Aintree native Lee McFadden, a thirty three year old maintenance worker, had been instructed to investigate a power loss for a crane at Liverpool’s Seaforth Container Terminal, according to personal injury lawyers familiar with the case. Mr McFadden enlisted the help of an electrician in order to investigate the power outage, but as he opened up the junction box and began to run tests with his low voltage multimeter in order to ascertain the source of the problem, a blinding flash and deafening bang enveloped both workers.
Mr. McFadden suffered temporary blindness from the flash and sustained serious burns to both his hands and face, which has since left him permanently scarred. The electrician who was helping Mr McFadden also suffered injuries in the incident, though his burns were not as severe.
The Government’s Health and Safety Executive began an investigation into the incident, discovering that the two workers had mistakenly assumed that the crane they were performing maintenance upon was low voltage. Believing the crane to be similar to another such device at the container terminal, the two workers assumed that they were dealing with a junction box with only 415 volts running through it.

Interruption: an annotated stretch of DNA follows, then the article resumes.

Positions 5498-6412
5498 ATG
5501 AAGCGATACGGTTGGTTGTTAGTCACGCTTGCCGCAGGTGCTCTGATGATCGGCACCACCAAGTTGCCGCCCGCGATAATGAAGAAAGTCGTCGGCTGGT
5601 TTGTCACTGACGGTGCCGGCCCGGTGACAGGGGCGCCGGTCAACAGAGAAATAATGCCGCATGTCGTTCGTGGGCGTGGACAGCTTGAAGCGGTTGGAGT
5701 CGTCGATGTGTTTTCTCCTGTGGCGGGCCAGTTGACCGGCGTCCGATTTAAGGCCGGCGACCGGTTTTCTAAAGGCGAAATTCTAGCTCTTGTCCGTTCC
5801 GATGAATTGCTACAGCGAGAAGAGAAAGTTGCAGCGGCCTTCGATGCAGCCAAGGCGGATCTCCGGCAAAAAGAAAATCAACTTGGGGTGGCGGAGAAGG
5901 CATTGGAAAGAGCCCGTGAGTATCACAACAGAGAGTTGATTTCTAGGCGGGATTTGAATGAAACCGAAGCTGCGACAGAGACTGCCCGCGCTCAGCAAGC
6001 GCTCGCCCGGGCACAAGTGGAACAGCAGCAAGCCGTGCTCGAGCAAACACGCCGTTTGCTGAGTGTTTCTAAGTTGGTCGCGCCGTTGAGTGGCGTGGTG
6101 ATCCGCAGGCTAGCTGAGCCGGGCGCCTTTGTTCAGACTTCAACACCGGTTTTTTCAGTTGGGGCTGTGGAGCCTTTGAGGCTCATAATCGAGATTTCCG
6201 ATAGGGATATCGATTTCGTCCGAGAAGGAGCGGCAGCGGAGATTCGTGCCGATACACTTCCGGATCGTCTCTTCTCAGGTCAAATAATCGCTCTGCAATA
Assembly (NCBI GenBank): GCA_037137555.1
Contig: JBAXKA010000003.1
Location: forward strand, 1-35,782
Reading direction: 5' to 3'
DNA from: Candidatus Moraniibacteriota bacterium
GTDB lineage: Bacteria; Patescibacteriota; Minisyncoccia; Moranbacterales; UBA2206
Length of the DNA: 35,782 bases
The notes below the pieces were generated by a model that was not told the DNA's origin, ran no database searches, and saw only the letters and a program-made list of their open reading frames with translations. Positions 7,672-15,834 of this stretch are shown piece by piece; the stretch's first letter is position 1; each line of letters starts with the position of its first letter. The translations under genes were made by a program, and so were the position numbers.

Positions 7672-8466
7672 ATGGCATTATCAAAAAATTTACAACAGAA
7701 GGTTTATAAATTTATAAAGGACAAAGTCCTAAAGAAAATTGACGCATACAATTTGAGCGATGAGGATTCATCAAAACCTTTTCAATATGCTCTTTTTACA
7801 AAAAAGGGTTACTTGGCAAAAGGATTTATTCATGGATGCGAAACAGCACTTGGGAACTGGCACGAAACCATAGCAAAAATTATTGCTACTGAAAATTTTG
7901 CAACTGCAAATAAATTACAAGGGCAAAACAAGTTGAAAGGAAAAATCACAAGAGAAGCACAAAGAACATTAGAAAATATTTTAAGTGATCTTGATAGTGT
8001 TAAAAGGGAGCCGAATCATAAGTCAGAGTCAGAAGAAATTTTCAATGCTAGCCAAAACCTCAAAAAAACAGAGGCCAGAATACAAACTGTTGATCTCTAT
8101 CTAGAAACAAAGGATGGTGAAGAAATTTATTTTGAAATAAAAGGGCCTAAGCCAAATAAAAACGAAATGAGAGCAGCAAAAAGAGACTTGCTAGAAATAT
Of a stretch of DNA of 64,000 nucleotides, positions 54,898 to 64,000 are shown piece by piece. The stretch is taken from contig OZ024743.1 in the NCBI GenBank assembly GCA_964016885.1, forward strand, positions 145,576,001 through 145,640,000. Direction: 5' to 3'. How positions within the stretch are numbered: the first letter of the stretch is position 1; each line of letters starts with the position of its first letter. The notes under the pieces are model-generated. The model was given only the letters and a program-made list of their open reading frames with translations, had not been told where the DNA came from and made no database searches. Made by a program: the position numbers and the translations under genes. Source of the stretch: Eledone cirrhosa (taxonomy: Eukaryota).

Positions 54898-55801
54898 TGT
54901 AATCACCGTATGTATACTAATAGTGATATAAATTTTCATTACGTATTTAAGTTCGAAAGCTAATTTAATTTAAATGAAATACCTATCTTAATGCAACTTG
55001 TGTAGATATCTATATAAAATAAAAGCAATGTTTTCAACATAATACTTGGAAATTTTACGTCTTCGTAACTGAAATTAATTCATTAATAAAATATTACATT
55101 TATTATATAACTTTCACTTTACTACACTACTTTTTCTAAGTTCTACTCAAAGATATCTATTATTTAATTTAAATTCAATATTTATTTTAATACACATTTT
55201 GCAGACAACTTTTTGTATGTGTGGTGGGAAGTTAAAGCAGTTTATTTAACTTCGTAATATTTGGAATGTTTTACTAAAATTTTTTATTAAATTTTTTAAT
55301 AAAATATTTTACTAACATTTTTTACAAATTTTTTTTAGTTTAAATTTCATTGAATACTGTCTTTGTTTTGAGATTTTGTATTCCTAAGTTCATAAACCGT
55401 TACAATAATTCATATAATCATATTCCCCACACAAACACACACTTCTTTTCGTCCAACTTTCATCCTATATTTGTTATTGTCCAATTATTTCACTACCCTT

Lancashire based Carrylift Materials Handling Ltd, the crane maintenance company, was successfully prosecuted by the HSE at Liverpool Magistrates’ Court, where the company admitted to being in breach of regulations regarding the use of electricity at work. The firm, located in Skelmersdale on Peel Road, was given a fine of £15,000 and instructed to pay £14,568 in court costs for their part in the two men’s injuries.